When someone says, “I feel vulnerable” we typically assume that this is a negative state. We tend to associate vulnerability with weakness. A vulnerable person may come under attack – physically, emotionally, intellectually, or spiritually.
The paradox of vulnerability, though, is that unless we truly open ourselves to things that evoke fear – acknowledging areas of difficulty or ignorance – we may never be able to embrace fully our areas of strength and expertise. Power comes not from just seeing where we are gifted, but from also recognizing where we need to seek partnership, help, or advice from others. True authority comes from accepting ourselves as “learners” rather than trying to be all knowing or perfect.
When we can accept ourselves as vulnerable this can foster inner peace and greater self-confidence. We see that we don’t need to do it all on our own or have all the answers. Once we are freed from the shackles of perfectionism, we can focus our efforts on those areas where we can really make a difference. This is great for us, and the world, because we have more energy to invest in those areas where we can truly shine and develop. And perhaps just as critical, we feel empowered to take risks and build new talents because we are no longer burdened by the false belief that we have to do it “right” or not at all.
Here are a few thoughts on how you might begin to explore your vulnerability.
Take a class in something that takes you just a bit out of your comfort zone: square dancing, archery, foreign language, poetry, etc.
Volunteer for a group that will take you to a new neighborhood, environment or landscape
Ask someone with whom you share a significant age gap (older or younger) for their philosophy on trying new things
Share a problem with a friend who usually comes to you for advice
Answer the question “How are you?” with something more accurate and genuine than “Fine”
Self-Discovery Tool Number 59
How can we make a regular practice of exploring our vulnerability? How can having a deeper awareness of what we lack help us to take greater pride in our gifts and perhaps use them more wisely? Fear and vulnerability won’t go away, but seeing them as pathways to growth can help turn them from foes to friends!
The Artist was jut released on DVD here in the US. It is an unusual film for the present day because for nearly its entire length you hear only the musical score – it is a silent film. This got us thinking about how we often make talking and doing a priority over silence and reflection.
Part of self-discovery is exploration. If we experiment with silence, we may be able to make space to notice the ways in which we are reacting out of patterned behavior. Often we are too attached to taking some immediate action or voicing a hastily conceived opinion. A moment of silence, for instance counting to ten when we are angry, can give us time to reflect on our reactions – not necessarily to make them wrong – but to give us a chance to examine them and then express those that are truly important to us in a way that is respectful to ourselves as well as the to the situation and the others involved.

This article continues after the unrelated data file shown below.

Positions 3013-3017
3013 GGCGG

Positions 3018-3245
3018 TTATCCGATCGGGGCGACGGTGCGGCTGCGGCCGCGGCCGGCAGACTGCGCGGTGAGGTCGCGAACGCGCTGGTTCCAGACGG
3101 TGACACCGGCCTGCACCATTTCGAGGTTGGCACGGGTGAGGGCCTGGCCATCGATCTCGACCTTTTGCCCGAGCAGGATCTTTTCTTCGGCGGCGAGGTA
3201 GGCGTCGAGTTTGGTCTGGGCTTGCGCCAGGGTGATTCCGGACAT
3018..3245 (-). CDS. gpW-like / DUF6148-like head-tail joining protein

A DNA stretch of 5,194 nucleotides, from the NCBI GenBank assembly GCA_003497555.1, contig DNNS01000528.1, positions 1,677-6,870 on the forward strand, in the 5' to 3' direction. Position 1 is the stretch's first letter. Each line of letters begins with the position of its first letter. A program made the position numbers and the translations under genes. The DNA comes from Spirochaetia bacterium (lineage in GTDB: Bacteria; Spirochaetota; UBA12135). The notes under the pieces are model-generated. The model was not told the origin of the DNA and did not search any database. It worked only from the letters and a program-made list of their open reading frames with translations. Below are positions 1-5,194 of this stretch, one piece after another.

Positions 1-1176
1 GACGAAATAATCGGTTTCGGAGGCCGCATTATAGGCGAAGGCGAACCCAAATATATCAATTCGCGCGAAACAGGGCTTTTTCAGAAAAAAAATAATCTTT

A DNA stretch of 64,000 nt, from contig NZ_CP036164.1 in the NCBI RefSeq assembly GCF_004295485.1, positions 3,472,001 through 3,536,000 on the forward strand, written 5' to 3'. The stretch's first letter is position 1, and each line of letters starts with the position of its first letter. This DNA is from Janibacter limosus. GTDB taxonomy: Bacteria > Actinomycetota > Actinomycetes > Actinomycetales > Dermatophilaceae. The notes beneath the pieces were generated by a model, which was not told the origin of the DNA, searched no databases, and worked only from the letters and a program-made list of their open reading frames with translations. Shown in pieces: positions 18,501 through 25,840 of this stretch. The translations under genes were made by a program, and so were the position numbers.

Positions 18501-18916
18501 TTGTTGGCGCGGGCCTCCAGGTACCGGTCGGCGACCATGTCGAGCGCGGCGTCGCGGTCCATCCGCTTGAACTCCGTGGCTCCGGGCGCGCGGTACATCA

Self-discovery is also about getting to the heart of things and identifying our core principles. Being silent can help here, too, because a quiet environment can encourage us to focus. If we turn off all of our devices, seek a spot without manmade background noises and soak in the stillness, we may be better able to get in touch with our values. Doing so can create an inner calm to match the outer one we’ve engineered.
Finally, part of self-discovery is accomplished in connecting with others. Communicating with others helps many of us get clarity on what we think through the sharing process. What can get lost, without some periods of quiet, is the chance to hear our inner voice. Indeed we may keep on talking in an effort to mute this voice and avoid the material it is urging us to recognize. Time spent in reflection can help us open up to these voices and to their input. When we don’t speak, we can listen.
Not acting immediately and instead allowing silence can give us space to test our assumptions about what is really happening within and without. This in turn helps us to uncover more of who we are and what we want. Then, when we do take action, the outcomes are more pleasurable and satisfying because they are in line with our true nature and what we hope to achieve.
Self-Discovery Tool 51
Wait a minute, take a breath, and then observe your internal and external environment. More often than not, what is happening does not require an instantaneous response and pausing will most likely strengthen and improve whatever action is taken. Enjoy the tranquility and potential benefits that a little time honoring silence provides!